Week-long conference showcasing the best indie games have to offer.
The Game Developers Conference or GDC has started and it’s a real scene to be sure. It is the longest running and world's largest serving professionals dedicated to the art and science of making games, runs all this week, ending on March 21st. The event has everything a gaming/developing person would want. There are lectures from some of the more respected people in gaming. There are roundtable discussions and networking events, together with the Independent Games Festival (IGF) and Game Developers Choice Awards (GDCAs).
The main portion of the conference doesn’t begin until March 19th (Wed) with the GDC Flash Forward. Long story short, the Flash Forward is basically a brief idea of what each session will be about. There will be various discussions/talks going on as well that range from Classic Studios to Lucasfilm Games. There will also be more progressive discussions this year that will focus on social issues like women in gaming and disabled gamers.(just examples, there will be more like these) The IGF is one of the biggest awards indie game developers can achieve and the GDCA will recognize the leading games over a wide range of genres.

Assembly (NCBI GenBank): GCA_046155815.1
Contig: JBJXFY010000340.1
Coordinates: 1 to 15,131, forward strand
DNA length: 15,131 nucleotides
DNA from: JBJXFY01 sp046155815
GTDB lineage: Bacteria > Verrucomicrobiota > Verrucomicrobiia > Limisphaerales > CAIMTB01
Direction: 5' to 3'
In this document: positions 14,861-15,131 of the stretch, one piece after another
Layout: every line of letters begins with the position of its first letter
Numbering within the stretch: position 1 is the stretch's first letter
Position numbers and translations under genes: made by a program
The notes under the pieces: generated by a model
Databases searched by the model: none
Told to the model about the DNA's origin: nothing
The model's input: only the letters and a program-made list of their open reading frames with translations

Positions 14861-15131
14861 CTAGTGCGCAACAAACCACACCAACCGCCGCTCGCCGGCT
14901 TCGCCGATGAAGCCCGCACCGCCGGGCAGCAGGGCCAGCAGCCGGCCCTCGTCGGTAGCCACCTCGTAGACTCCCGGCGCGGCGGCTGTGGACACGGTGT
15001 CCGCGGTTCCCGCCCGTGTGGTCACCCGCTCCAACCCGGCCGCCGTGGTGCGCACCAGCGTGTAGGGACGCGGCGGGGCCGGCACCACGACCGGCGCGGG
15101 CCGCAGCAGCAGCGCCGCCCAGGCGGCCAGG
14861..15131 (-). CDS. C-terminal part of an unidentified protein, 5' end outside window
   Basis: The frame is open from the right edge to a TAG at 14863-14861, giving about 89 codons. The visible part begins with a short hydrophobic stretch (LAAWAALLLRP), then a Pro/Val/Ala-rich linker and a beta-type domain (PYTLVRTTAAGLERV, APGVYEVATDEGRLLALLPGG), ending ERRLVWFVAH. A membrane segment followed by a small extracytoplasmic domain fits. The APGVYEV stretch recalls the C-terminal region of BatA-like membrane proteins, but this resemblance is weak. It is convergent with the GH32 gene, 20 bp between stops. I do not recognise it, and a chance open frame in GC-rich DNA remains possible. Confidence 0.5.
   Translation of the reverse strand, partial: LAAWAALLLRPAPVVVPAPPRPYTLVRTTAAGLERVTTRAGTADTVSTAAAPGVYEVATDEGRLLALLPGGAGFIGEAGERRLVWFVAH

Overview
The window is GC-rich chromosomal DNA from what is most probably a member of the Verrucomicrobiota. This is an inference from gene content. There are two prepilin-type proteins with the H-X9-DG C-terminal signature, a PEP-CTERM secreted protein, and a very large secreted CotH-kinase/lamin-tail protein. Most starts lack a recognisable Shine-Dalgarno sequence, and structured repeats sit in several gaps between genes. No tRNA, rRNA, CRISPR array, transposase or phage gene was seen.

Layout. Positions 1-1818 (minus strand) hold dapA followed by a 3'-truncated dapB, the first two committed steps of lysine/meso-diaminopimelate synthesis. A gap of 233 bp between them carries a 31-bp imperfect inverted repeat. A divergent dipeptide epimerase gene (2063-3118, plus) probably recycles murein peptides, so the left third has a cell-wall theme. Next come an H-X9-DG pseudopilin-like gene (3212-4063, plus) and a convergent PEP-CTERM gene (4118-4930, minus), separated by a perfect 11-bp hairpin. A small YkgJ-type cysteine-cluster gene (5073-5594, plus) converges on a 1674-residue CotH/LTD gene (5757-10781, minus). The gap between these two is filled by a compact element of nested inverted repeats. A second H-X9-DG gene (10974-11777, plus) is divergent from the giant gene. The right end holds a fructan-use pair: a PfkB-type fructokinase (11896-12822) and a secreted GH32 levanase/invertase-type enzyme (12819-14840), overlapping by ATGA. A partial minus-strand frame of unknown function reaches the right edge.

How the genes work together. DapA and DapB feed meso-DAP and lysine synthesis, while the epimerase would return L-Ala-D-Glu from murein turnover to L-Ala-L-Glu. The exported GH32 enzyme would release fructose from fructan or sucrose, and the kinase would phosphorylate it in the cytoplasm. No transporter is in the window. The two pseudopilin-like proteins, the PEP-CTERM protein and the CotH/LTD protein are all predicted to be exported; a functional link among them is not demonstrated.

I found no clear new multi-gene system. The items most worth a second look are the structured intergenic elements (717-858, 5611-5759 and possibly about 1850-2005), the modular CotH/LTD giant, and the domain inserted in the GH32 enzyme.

GDC Play gives developers a chance they might not normally receive for a number of reasons. They can show off their games/network to a wide array of people. That group of people range from distributors, publishers, press and investors. Interactive Spaces will showcase the historical aspect of the gaming world and well as showing off engrossing events. My friends over at the Video Game History Museum will be showing off the “History of Nintendo” exhibit and MADE (Museum of Art and Digital Entertainment) will be showcasing the history of Lucasfilm games.
"For 28 years, the games industry has matured in technology, size and complexity, and GDC has evolved with it. But more importantly, the event is working to become more inclusive, giving rise to the Advocacy Track to raise awareness for social issues and diversity within games, development teams and fan communities," says Meggan Scavio, general manager of the Game Developers Conference. "We're honored to set the stage for developers of all stripes to make their mark and further the craft, art and science of making games, which has always been the legacy of GDC."